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BWW Review: A Beloved New York Stage Actor Recalls Six Decades of Theatre in JOHN CULLUM: AN ACCIDENTAL STAR

The veteran of 29 Broadway and over 20 Off-Broadway productions charms with his memories.

The first time I saw John Cullum live on stage his fingers were clutched to a window frame of designer Robin Wagner's art deco luxury liner, playing the maniacally flamboyant theatre producer Oscar Jaffe attempting to board a moving train in his Tony-winning turn in ON THE TWENTIETH CENTURY.

BWW Review: A Beloved New York Stage Actor Recalls Six Decades of Theatre in JOHN CULLUM: AN ACCIDENTAL STAR
John Cullum (Photo: Carol Rosegg)

Moments later, he was gliding across the stage in a bravura comic homage to John Barrymore, literally rolling on the floor and leaping to his feet as he sang of his character's unbounded resilience.

For someone who had only known John Cullum from that rich dramatic baritone on the ON A CLEAR DAY YOU CAN SEE FOREVER and SHENANDOAH cast albums, as well as his chilling turn as slavery advocate Edward Rutledge in the film of 1776, seeing such expertly animated antics from someone I regarded as a dignified leading man was a bit of a shock to the system.

But throughout my next 40+ years of theatergoing, I became accustomed the versatility of John Cullum, who, in a career that has included 29 Broadway and over 20 Off-Broadway productions, has dueled with swords against Richard Burton in HAMLET, exchanged Noel Coward bon mots with Elizabeth Taylor in PRIVATE LIVES, bantered Neil Simon quips with Mary Tyler Moore in ROSE'S DELIMMA, scratched his shaggy fur as an aging dog in HOW THE GRINCH STOLE CHRISTMAS, delved into the horrific psyche of a predator enabler in SIN (A CARDINAL DEPOSED) and even appeared nude (though strategically shielded) in the locker room comedy DOUBLES.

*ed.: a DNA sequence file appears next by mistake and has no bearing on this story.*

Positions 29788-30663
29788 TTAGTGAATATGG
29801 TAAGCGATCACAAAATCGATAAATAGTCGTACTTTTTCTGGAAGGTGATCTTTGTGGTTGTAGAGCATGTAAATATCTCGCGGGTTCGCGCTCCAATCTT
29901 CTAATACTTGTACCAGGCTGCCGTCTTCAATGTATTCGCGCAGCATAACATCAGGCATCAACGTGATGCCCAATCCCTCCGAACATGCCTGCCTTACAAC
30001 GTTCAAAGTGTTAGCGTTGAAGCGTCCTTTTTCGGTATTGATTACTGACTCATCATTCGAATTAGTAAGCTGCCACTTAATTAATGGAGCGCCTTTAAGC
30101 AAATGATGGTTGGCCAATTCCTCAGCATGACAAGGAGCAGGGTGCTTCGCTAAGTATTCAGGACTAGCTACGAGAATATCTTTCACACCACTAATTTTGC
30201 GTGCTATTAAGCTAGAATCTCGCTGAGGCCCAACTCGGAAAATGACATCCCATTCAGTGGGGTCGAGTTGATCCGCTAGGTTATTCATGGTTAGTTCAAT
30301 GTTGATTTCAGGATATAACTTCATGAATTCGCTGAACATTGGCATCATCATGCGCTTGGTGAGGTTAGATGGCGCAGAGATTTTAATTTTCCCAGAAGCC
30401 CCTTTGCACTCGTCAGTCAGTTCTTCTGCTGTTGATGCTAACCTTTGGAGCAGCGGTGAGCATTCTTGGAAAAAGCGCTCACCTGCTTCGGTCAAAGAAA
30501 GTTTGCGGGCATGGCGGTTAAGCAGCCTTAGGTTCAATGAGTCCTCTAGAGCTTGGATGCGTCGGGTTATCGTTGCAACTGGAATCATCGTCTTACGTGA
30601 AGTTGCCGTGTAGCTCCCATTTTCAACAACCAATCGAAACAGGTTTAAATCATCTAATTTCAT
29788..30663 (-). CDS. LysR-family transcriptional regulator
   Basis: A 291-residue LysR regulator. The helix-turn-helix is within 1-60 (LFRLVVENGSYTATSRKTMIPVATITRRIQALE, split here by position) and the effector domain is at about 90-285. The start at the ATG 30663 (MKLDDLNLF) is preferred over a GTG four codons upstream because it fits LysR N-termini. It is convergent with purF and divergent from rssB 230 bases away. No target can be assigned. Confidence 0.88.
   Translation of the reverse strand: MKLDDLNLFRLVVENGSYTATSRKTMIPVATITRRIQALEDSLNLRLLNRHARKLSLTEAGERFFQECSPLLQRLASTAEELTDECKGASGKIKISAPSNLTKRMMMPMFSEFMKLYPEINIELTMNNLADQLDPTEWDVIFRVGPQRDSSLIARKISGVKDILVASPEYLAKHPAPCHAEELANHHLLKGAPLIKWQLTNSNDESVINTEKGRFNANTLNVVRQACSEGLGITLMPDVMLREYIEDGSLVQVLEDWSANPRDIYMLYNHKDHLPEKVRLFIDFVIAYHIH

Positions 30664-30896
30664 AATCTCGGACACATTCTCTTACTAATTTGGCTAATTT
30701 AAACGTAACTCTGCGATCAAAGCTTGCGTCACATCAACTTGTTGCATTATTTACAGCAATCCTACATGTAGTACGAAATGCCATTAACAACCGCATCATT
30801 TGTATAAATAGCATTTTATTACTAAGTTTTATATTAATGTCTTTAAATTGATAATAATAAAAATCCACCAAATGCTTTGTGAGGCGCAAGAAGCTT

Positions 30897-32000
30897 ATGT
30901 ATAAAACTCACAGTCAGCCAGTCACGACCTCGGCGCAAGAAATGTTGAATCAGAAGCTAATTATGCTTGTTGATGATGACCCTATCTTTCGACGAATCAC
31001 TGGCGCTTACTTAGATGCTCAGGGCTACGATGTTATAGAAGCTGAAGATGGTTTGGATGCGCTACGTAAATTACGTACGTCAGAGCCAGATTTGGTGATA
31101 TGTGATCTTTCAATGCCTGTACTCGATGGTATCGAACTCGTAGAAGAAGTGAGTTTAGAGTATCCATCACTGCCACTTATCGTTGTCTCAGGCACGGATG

When appearing in just one production wasn't enough, he would play an Oklahoma patriarch in the first scene of AUGUST: OSAGE COUNTY, then, while still in makeup, grab a slice of $1 pizza on his way to Theatre Row to play a French World War I veteran in HEROES.

The venue where he first portrayed the morally bankrupt but environmentally effective Caldwell B. Cladwell in URINETOWN was renamed The John Cullum Theatre in his honor.

So when the 91-year-old actor decides to perform a solo evening about his stage career, there's a lot to cover. The only complaint one can really make about JOHN CULLUM: AN ACCIDENTAL STAR, the 100 minute long co-production of Vineyard Theatre, Goodspeed Musicals and The Irish Repertory Theatre in association with Jeff Berger, available for streaming through April 22nd by clicking here, is that, as the old show business credo goes, he leaves us wanting more.

The title refers to the sequence of unexpected opportunities and sudden quirks of fate that somehow led Cullum from arriving in New York in 1956 as a young aspiring actor from Tennessee to, nine years later, having his name above the title in a new Lerner and Loewe Broadway musical, where he introduced what would become an American Songbook standard.

Directed by Lonny Price Matt Cowart and scripted by David Thompson, he sits on a stool onstage at the Irish Rep, explaining how an office job led to his New York stage debut.